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Route 66 Wednesdays; Santa Monica to Pasadena

Back between 2011 and 2013 I traveled on various western parts of the former US Route 66 for work between Santa Monica, CA east to Albuquerque, NM.  That being the case I spent a ton of time tracking down old alignments and pretty much anything of interesting, at least enough to justify a stand alone day.  This week I'll be looking back at US Route 66 between Santa Monica to Cajon Pass.

Originally US 66 had a western terminus in the City of Los Angeles from when the inception of the route until 1936.  The western terminus of US 66 was on Broadway Street in downtown Los Angeles at 7th Street which carried US 101 at the time.  The very early state maintained alignment of US 66 and US 101 can be seen on the 1935 California Division of Highways map of Los Angles County.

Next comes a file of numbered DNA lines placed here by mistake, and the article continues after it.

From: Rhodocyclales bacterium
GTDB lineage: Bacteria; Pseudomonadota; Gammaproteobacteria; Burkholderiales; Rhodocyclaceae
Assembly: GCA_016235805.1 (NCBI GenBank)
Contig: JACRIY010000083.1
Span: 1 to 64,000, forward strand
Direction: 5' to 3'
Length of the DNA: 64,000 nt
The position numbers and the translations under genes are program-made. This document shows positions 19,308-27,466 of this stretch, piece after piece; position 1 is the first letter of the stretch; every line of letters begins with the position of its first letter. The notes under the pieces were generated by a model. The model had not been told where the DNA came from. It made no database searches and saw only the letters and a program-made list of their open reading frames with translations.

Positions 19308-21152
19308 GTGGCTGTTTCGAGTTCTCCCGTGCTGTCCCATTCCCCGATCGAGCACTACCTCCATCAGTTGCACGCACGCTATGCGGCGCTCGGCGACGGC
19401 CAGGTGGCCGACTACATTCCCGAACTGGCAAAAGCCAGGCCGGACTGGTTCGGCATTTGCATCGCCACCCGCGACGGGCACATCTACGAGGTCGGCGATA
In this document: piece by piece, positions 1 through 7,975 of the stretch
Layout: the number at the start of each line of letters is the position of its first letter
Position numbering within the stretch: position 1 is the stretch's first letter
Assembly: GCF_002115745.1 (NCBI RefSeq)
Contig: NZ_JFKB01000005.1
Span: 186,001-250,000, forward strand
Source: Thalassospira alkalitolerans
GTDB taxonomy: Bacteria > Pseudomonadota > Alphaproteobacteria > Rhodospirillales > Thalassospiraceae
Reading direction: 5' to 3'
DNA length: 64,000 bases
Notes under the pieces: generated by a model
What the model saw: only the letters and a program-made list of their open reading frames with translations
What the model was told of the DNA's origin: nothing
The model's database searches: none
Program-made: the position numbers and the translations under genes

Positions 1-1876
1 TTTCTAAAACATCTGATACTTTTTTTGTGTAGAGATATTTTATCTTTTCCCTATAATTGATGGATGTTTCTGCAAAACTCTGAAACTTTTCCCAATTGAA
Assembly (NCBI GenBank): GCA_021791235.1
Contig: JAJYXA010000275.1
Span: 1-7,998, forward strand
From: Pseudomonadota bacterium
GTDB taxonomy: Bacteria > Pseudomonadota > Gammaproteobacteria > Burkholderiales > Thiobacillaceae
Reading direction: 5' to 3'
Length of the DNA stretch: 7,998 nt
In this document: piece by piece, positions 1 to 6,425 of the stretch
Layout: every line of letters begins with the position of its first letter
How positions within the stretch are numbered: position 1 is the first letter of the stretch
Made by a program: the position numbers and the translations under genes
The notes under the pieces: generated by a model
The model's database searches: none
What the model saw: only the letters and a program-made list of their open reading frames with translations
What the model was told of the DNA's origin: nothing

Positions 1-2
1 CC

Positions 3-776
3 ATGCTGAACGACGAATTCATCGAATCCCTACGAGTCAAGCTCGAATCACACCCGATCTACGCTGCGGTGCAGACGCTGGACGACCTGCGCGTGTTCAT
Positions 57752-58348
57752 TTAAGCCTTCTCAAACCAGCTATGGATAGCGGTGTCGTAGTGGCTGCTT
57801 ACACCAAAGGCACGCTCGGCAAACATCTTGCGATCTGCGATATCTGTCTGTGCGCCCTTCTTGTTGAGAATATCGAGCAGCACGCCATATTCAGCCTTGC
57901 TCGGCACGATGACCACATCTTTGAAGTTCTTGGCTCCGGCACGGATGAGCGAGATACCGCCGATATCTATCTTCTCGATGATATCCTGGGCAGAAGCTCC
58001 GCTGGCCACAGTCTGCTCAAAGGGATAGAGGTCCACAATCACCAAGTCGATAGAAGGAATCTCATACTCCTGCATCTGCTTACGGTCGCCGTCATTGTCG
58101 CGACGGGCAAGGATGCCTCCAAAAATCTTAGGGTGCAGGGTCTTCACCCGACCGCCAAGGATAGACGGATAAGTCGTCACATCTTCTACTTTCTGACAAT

1935 Los Angeles County Highway Map

There was some alignment shifts for pretty much every US Route in Los Angeles in the 1930s, they are covered in detail on USends.com.

USends on US Route end points in Los Angeles

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Pittsburgh's Ohio River Boulevard

By the mid-1970's, Ohio River Boulevard had gone from a beautiful tree lined thoroughfare connecting neighboring communities from the north and west with Pittsburgh into a wretched eyesore and a deathtrap.  As the decade closed, one of the deadliest eras of Pittsburgh roadways would begin.  Beginning November 7, 1979 and running through March of 1981, 15 individuals would lose their lives on the boulevard.  Eight of which occurred between Manchester and the McKees Rocks Bridge. (1)  The deadliest period was the first half of 1980 when seven people lost their lives; compare the number of dead to the three that lost their lives on the Parkway West (Interstate 279) and the two on the Parkway East (Interstate 376) during the same time period. (1)

Planning for Ohio River Boulevard began in the 1920s. (see scans below) Funded by the 1928 County Bond Issue, construction began on the route that would run from the city neighborhood of Manchester to the Borough of Emsworth. (2)  The four and…

A look at Pittsburgh's Saw Mill Run Boulevard